He noted that children can find it embarrassing when their parents overshare, but said “it’s impossible” for parents to get consent from their little ones, “so they do whatever they believe is very pleasing”.

“But because most of the parents are overjoyed to have the new babies, sometimes they do things without thinking about consequences,” he added.

And when people “start to overuse the technology” and overshare, even with strangers, then there is an “abuse of sharenting”, he pointed out.

In a country like France, privacy laws are so stringent that parents could be jailed up to a year and fined up to €45,000 (S$69,000) if convicted of publicising intimate details of their children’s lives without consent.


There is also the issue of security. By creating these digital footprints of their children, parents could be unwittingly exposing them to predators.

To highlight the hidden dangers of oversharing, Chia spent one morning going through parent blogger Liang May’s social media posts.

Intensely researching.

She shares a lot about her two children — on average, four posts a week — on her blog as well as Instagram and Facebook accounts. But she says she has taken efforts to protect her family’s privacy.

Within a few hours, however, the Talking Point host could put her son’s school on a shortlist of three and pinpoint her exact home address.

She was shocked at what he managed to dig up, which also includes where her children go for their enrichment classes, such as in music, swimming and wushu. “I’m not extremely comfortable about it,” she said.

“I take great efforts not to share where I live. And if you can pick that up just by looking at the floor plan and doing some online digging, I think that’s quite scary.”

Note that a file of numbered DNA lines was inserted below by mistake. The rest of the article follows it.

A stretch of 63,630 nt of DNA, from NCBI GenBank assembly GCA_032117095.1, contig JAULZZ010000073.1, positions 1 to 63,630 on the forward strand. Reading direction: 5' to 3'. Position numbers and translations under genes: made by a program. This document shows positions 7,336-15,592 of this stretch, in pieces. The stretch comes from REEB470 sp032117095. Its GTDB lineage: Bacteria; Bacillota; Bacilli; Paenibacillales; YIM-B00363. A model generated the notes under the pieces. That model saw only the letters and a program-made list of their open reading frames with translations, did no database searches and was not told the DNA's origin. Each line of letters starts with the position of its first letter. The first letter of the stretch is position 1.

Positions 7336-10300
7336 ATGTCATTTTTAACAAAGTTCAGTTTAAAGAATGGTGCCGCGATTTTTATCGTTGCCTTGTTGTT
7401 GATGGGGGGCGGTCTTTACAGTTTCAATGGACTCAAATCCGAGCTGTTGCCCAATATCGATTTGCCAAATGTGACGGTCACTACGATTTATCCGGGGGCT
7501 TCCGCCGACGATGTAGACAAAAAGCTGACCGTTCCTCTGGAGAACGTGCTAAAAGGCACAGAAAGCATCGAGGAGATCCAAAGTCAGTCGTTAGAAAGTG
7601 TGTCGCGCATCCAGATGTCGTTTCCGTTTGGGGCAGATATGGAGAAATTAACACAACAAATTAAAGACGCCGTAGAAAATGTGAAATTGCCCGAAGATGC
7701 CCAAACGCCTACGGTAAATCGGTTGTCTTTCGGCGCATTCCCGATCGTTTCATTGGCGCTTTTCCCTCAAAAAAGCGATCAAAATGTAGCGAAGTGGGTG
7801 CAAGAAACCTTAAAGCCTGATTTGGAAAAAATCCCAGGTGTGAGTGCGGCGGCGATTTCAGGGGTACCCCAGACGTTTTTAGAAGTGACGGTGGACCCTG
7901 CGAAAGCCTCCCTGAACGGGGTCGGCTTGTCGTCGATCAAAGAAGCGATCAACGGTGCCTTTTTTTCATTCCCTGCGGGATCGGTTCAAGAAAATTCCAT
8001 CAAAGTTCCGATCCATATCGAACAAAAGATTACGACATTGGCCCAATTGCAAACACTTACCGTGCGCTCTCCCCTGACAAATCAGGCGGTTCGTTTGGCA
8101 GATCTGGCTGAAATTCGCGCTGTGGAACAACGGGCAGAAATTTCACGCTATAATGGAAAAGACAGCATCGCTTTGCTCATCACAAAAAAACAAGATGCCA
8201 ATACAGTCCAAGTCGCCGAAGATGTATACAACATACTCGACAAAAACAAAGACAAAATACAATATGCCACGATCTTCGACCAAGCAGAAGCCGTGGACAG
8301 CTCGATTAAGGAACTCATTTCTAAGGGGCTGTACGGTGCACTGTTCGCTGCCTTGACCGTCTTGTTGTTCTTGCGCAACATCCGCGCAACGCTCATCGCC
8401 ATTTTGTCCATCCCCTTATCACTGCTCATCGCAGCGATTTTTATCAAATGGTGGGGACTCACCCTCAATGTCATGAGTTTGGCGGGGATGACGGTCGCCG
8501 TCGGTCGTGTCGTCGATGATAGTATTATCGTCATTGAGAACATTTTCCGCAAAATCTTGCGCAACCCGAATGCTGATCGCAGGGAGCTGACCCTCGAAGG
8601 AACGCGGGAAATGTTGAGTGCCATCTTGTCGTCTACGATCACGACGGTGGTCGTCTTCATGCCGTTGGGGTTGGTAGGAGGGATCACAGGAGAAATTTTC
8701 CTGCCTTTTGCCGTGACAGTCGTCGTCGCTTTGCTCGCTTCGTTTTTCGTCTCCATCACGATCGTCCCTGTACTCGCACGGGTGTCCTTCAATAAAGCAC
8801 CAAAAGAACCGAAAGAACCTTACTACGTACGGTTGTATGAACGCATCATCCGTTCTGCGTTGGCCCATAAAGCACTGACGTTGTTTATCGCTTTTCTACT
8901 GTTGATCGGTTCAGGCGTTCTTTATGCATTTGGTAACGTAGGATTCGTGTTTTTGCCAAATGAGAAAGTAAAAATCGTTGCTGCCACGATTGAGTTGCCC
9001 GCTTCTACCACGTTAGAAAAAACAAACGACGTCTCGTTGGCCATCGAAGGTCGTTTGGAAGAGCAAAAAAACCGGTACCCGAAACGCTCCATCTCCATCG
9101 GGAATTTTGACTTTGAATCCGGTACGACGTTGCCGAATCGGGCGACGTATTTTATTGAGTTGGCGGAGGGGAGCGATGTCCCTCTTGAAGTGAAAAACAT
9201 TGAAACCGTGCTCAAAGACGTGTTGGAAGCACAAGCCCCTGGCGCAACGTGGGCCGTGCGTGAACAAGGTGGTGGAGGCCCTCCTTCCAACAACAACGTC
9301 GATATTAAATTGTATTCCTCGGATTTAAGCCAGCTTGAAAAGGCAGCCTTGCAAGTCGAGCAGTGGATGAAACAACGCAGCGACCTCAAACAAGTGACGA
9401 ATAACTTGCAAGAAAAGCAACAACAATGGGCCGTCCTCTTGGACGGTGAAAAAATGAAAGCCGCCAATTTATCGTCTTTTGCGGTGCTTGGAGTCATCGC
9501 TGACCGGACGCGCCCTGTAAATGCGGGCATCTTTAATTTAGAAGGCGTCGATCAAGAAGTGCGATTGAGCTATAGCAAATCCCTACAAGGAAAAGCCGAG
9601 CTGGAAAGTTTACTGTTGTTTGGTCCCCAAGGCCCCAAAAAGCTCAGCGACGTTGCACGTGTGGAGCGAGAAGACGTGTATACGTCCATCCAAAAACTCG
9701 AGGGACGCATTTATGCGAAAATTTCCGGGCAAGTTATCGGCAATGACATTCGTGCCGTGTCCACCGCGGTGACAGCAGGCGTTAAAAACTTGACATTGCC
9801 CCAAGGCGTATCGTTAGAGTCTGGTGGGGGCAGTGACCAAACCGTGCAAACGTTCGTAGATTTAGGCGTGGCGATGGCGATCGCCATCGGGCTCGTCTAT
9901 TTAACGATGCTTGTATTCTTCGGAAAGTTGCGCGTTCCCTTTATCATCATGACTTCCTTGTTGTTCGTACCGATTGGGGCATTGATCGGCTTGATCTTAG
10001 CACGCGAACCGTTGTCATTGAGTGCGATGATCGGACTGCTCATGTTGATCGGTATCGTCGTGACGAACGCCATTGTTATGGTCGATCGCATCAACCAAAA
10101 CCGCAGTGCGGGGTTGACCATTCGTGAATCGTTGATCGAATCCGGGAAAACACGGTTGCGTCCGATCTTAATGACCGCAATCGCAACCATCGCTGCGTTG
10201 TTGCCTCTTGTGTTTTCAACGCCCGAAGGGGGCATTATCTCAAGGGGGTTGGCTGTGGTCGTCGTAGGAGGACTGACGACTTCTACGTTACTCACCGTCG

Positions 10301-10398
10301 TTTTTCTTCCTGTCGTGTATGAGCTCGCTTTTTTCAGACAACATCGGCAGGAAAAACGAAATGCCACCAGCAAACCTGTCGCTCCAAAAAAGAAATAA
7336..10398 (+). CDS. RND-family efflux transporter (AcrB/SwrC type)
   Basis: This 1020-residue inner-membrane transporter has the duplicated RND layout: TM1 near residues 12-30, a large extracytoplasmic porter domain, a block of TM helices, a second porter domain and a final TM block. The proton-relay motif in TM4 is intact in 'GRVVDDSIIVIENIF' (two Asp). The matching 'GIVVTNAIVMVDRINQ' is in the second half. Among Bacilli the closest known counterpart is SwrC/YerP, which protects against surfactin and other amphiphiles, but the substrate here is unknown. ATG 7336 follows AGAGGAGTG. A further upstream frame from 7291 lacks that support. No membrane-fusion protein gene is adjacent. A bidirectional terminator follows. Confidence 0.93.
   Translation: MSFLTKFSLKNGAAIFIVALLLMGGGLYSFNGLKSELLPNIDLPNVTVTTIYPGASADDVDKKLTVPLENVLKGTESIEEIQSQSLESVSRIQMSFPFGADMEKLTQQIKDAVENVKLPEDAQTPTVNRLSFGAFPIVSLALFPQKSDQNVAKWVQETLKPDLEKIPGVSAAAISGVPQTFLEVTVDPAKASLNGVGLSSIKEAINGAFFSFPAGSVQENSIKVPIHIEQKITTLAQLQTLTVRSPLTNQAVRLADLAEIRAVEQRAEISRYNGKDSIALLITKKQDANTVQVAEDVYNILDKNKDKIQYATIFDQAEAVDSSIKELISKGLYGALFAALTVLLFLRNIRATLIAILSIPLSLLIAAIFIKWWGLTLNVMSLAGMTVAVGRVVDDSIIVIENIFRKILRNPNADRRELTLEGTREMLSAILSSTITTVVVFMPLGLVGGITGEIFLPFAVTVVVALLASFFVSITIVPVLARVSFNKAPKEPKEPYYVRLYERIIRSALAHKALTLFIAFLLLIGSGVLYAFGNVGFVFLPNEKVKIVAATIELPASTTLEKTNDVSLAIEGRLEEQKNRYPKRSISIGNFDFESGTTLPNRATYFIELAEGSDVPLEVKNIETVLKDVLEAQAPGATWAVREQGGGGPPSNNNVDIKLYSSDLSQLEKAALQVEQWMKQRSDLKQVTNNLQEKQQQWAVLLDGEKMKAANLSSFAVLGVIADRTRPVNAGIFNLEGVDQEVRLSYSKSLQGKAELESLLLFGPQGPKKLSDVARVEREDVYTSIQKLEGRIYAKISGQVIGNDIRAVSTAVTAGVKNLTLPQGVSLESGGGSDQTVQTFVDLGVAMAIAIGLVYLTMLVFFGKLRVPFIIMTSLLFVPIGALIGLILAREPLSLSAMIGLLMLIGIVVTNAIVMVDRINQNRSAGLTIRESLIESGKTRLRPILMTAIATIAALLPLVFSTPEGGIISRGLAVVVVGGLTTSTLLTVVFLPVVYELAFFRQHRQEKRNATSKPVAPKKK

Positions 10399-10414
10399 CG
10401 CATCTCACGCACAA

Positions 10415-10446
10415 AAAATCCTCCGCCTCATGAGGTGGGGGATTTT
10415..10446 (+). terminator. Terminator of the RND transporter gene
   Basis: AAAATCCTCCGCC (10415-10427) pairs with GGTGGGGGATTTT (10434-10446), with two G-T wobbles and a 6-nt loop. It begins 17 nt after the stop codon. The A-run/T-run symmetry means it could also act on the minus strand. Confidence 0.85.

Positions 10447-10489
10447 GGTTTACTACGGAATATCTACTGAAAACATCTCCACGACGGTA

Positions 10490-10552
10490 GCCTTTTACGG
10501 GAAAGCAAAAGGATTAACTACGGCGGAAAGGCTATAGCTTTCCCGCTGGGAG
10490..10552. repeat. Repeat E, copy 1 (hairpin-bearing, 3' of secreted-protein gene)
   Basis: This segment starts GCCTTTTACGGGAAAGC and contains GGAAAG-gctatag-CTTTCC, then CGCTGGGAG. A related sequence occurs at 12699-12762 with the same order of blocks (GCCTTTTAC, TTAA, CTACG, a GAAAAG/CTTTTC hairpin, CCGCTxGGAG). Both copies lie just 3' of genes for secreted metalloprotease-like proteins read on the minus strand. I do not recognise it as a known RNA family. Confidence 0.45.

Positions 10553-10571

Liang May.

Asked if she may be oversharing, she said that, in hindsight, she may not have posted so much online. “I’ll cross my fingers that people don’t go digging around,” she added.


So why do some parents post information about their children online, despite the security concerns? One father said he was not really worried about his child’s security in Singapore, while another said “it’s a calculated risk that we take”.

One mother said: “You have a special moment, and sometimes you don’t think too much about it, and you just share it. It’s intuitive, almost. You don’t consider security or any other aspect at that moment.”

While it may be challenging for parents to stop posting, they could take precautions by, for example, reviewing the privacy settings of their pages, recommends Alfred Siew, who edits the blog and runs a technology and media consultancy.

Alfred Siew.

“(With) anything public, as we know, anybody can download it, edit it (and) share it,” said the father of two, who maintains strict privacy and security controls on his own social media accounts.

“If you’re sensitive about, say, people knowing how all your kids are, where they study (and) where they go … you might want to rethink your priority settings.”

He advised against setting pictures of one’s children for public sharing. “Secondly, I'd be very sensitive about birthdays … because they can be used for verification and other things,” he added.

“Also, you might want to … look at your friends list every once in a while.”

Parents do get excited about sharing news of their children, noted Chia, and “since this is the social media generation”, he doubts parents will stop doing it.

“But what we can do is to limit what we share and whom we share it with,” he agreed.

Watch this episode of Talking Point here. New episodes every Thursday at 9.30pm on Mediacorp Channel 5.

Source: CNA/dp